29 Oct NITI Aayog CWRM and the missing Industrial link
The recently published NITI Aayog Composite Water Resource Management (CWRM) index is a comprehensive overview of States on practices of water resources management. The index is aimed as a useful tool for States to assess and improve the performance in efficient management of water resources.
Unsurprisingly, the report highlights data that point to an immediate crisis impacting millions of citizens and resulting in an eventual 6% loss in GDP by 2030. A first of its kind report, the scoring methodology is based on nine themes, each with varying weights corresponding to the perceived importance of that theme to the overall goal of water management.
However, conspicuous by its absence is the entire domain of industrial water usage, where none of the nine main themes or twenty-eight indicators that contribute to the index have any linkage to industrial water. In fact, the word ‘industrial’ appears only thrice in the entire report. The report admits to poor data availability at a detailed level on industrial use, and hence its inadequacy in being used as a guide for making decisions. Industrial water use should be a part of such composite reports, more so when issued by NITI Aayog, the premier policy ‘think tank’ of the Government of India. Our belief stems from various reasons, the key ones being (1) Improved data capture (2) State level policies for integrated water use and (3) Potential for innovation.
1. Improved data capture: Various estimates peg industrial water usage at 8% to 13% of overall water use. It also varies significantly across States with the scale and composition of industries. More importantly, industrial effluents have the potential to pollute large water sources and render them unfit for human use or consumption. While industrial effluents dwarf in volume, when compared to the domestic sewage generated, the ill-effects of industrial water pollution can be far more severe and long-lasting. This makes it all the more important to collect data at an industrial level on fresh water consumption, as well as generation and quality of effluents. Mechanisms for self-reporting can be introduced at a National level to encourage best practices in water management across industries.
2. State level policies for integrated water resources management: Industries form an important stakeholder group for a State’s water resource management. A report by World Resources Institute (WRI) in January 2018 states that 40% of India’s thermal power plants are in water scarce areas. It further points out that 70% of India’s thermal power plants will face increased competition over water by 2030. While power is one of the most water intensive industries, such competition cannot be ruled out for other industries. Lack of clarity on State policy can also create sustainability risks for existing units and can put on hold plans for expansion. The need for integration of industrial water use in a State’s water resources plan cannot be overemphasized. While many States do have clearly defined policies and tariff structures, it is not clear why this has been left out in the CWRM report.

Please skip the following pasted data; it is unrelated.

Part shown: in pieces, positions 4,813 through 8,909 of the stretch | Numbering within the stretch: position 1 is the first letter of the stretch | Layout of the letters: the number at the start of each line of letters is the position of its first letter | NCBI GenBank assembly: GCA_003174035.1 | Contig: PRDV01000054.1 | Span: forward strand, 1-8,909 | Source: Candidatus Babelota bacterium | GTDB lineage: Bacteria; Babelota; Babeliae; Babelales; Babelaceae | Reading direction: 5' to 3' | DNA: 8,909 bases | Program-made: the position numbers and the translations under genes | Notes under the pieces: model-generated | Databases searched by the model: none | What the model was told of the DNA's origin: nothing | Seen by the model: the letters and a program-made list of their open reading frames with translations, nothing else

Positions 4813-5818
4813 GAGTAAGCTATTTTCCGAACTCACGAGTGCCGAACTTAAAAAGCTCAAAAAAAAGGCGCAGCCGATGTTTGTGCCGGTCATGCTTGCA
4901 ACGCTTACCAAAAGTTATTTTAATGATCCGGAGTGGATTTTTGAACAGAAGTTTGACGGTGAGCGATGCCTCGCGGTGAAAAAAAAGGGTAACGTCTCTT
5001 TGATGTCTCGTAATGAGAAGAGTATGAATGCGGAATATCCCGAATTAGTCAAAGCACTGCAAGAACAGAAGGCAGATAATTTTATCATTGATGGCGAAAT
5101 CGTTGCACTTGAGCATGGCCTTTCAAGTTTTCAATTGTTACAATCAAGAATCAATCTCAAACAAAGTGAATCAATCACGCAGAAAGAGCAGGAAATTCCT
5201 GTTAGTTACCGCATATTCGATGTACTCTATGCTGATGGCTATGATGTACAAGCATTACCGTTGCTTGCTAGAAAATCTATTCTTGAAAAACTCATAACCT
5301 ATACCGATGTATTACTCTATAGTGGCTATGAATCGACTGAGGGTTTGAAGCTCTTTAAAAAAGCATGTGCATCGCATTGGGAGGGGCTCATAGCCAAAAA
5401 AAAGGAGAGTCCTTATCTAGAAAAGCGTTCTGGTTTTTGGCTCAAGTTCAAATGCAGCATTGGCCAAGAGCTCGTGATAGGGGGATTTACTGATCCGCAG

3. Potential for innovation: Incentive structures to promote innovation in industrial water and wastewater treatment can have a cascading effect on larger water use areas such as agriculture or domestic water usage. Leading IT companies in India have managed to make their large campuses water-positive by innovative practices on rainwater harvesting and sewage reuse. Industries especially in food and beverage have adopted innovative organic waste reduction techniques, that can be beneficial in other settings such as urban townships. Such innovations abound in spite of lack of any major public policy initiatives. Many industries are brining such innovations in the larger society through their CSR program
It is important that the next index captures industrial water use quantitatively and qualitatively. Lack of data at a detailed level should act as call for action to create systems to measure water usage across various types of industries. An effective water resources management model with an integrated approach of involving industrial stakeholders can benefit all citizens facing the water crisis.